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UBUNTU and fraternal dialogue



2nd day of the Extended General Council in Nairobi

02/01/2012: Kenya - Photo gallery

Today (28 December), feast of the Holy Innocents, the meeting of the Councils of Africa with the General Council continues. It has been a day for studying some of the most relevant aspects that should accentuate the prophetic profile of Marist life in Africa.

We began the morning by echoing what had resonated in our minds and hearts during the night from our work and exchanges yesterday.

Once again, it emphasized the importance of focusing our life and mission on Christ and his Gospel, lived in the style of Mary.

Seizing on this point, Br Emili’s presentation stressed the irreplaceable role the commitment to develop a spiritual life and an experience of prayer capable of sustaining and giving vitality to to our life must play.

Along with this challenge, the Superior General developed the consequences of living evangelization as a key of reconciliation within the African societies.

Inspired by the proposal of the XXI General Chapter inviting us to generate a dialogue characterized by “fraternity”, a decalogue of points was presented to be taken into account in constructing a true “fraternal dialogue” within our provinces and also in the Councils themselves, convinced that what we do or neglect to do affects the whole system, from the most immediate levels to the universal scale.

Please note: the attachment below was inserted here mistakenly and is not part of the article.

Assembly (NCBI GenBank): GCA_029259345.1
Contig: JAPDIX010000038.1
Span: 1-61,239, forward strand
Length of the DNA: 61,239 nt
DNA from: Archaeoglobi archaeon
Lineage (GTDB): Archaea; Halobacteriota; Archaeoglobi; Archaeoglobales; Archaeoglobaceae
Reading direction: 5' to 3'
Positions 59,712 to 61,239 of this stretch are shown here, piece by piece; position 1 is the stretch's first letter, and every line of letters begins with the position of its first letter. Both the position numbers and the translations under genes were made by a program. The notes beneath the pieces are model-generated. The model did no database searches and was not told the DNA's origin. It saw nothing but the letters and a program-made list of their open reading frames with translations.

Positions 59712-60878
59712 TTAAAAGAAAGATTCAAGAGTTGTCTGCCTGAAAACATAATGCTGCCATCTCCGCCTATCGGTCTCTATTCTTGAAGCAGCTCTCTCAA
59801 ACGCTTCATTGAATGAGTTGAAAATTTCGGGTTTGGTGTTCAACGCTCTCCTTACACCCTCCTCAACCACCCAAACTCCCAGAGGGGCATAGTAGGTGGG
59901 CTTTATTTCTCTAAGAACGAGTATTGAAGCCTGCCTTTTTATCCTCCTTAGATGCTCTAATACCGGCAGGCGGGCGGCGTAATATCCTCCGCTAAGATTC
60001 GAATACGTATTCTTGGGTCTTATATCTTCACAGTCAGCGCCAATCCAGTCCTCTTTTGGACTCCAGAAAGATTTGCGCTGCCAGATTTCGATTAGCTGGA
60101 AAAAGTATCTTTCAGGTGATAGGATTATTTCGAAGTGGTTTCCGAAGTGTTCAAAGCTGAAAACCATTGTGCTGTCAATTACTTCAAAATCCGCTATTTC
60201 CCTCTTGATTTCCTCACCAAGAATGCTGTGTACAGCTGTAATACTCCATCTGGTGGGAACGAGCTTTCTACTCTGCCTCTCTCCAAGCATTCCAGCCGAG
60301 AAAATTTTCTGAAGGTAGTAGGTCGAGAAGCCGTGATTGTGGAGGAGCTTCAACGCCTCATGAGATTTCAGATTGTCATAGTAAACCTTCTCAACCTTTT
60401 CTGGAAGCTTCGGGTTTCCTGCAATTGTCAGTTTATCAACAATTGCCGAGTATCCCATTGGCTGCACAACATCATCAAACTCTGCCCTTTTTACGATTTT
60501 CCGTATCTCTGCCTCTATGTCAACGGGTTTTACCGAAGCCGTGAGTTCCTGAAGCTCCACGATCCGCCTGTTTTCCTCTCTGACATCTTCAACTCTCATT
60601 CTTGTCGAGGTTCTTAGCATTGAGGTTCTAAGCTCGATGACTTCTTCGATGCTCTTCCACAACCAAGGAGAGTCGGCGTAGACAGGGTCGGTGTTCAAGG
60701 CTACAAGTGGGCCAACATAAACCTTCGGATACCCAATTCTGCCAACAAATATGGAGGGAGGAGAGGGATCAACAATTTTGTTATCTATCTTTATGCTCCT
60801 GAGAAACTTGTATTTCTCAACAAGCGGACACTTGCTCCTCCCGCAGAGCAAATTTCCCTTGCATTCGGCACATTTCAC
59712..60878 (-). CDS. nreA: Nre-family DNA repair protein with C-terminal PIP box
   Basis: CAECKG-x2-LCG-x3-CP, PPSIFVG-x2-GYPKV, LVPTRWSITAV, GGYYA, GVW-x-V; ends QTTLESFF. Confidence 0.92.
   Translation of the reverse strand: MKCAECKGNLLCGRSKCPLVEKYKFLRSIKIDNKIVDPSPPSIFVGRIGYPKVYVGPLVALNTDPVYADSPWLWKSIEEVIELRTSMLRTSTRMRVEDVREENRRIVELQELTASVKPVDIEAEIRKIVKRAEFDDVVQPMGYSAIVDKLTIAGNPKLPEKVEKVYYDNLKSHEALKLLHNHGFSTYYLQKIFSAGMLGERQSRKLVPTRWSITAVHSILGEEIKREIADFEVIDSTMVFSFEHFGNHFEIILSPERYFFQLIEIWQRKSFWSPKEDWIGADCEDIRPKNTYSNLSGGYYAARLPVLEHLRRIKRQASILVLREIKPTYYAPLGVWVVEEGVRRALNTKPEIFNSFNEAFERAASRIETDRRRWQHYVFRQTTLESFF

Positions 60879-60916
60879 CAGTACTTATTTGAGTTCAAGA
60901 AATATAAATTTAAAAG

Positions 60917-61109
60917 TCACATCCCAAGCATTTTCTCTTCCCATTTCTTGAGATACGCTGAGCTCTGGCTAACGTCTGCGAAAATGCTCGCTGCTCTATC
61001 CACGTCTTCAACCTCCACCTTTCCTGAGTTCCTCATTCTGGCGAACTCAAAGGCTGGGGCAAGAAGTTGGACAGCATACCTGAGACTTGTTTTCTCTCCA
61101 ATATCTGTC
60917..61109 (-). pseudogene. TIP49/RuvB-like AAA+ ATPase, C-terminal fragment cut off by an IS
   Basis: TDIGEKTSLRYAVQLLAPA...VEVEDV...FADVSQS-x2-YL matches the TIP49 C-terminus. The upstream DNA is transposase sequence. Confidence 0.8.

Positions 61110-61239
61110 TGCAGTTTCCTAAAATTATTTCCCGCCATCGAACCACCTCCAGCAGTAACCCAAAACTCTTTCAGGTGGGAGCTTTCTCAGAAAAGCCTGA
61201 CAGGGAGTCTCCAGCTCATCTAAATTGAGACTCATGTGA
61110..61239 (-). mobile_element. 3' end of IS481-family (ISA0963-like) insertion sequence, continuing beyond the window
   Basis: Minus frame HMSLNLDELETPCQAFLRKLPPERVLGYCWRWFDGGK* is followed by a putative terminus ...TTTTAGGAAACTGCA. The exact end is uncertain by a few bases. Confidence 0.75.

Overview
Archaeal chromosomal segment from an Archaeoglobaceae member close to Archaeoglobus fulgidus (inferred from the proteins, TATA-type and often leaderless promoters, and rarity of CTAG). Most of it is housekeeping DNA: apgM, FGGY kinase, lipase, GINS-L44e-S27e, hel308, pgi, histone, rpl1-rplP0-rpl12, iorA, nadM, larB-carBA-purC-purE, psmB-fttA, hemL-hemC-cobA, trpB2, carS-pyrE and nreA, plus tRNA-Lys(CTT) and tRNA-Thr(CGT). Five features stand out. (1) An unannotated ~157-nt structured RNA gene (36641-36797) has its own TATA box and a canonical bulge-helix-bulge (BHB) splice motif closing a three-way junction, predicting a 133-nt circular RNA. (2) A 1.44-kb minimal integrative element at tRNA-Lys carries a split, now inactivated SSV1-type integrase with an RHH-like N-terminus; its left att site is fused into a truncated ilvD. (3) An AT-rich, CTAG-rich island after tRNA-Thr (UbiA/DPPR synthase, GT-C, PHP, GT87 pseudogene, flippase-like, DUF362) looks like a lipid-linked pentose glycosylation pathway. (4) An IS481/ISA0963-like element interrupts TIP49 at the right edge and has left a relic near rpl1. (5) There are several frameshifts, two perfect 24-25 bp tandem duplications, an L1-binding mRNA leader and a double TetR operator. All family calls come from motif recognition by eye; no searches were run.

The African concept of “ubuntu” helped us acquire this awareness of the transcendence at every level of what we are capable of living and incarnating.

Bishop Desmond Tutu explains, “One of the sayings in our country is Ubuntu, the essence of being human. Ubuntu speaks particularly about the fact that you can’t exist as a human being in isolation.

It speaks about interconnectedness. You can’t be human all by yourself, and when you have this quality  - Ubuntu - you are known for your generosity.

We think of ourselves far too frequently as just individuals, separated from one another, whereas you are connected and what you do affects the whole world. When you do well, it spreads out; it is for the whole of humanity.”

The day offered times for personal reflection and discussion at individual Council level. It concluded with a joint visit to MIC, the Marist International Centre where 102 young Brothers of Africa and Madagascar are being formed.

Nairobi, 28/12/2011.
Read about the first day


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